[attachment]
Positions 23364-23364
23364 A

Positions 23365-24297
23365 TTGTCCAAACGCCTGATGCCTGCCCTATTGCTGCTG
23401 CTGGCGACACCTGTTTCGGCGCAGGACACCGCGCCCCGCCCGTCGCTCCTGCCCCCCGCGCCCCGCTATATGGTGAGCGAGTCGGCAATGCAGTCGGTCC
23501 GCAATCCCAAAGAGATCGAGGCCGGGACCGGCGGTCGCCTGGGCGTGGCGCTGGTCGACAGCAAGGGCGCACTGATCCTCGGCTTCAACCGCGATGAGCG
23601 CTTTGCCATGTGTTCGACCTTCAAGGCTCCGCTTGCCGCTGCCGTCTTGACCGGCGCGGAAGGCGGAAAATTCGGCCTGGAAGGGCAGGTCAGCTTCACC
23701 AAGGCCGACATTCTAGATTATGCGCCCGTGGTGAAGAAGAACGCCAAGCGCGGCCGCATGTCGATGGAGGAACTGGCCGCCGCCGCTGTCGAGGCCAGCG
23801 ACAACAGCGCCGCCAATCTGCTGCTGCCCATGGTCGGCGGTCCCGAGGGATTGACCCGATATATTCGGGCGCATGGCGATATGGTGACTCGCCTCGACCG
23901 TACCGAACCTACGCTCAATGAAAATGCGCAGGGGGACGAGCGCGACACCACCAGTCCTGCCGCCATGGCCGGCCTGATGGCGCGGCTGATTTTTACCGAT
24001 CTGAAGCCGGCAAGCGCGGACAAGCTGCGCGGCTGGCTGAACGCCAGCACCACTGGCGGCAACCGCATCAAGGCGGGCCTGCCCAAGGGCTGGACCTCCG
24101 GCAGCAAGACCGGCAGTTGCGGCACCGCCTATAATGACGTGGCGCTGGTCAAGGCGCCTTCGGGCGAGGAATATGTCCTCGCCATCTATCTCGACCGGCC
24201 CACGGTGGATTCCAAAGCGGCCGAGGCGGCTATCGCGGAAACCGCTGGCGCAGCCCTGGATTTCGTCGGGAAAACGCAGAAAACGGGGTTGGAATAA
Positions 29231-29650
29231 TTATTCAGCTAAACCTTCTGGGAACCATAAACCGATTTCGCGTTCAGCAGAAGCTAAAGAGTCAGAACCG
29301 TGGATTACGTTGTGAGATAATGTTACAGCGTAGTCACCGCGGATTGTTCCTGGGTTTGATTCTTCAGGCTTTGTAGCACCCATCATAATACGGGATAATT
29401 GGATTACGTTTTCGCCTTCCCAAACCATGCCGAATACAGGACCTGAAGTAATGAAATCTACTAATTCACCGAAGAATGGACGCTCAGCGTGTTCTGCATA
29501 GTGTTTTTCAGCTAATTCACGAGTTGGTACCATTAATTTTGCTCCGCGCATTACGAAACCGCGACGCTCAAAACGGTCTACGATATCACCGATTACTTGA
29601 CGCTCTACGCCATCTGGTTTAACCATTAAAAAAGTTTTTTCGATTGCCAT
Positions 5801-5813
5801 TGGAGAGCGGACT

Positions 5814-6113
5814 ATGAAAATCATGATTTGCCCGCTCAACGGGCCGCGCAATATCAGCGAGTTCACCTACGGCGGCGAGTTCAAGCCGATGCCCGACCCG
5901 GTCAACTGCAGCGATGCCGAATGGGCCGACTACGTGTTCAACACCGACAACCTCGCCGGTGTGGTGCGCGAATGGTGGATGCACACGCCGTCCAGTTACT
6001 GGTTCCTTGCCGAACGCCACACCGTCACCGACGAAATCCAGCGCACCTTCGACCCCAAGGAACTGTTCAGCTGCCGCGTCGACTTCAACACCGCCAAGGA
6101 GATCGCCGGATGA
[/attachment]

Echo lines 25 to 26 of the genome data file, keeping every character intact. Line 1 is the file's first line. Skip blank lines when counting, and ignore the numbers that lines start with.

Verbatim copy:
6001 GGTTCCTTGCCGAACGCCACACCGTCACCGACGAAATCCAGCGCACCTTCGACCCCAAGGAACTGTTCAGCTGCCGCGTCGACTTCAACACCGCCAAGGA
6101 GATCGCCGGATGA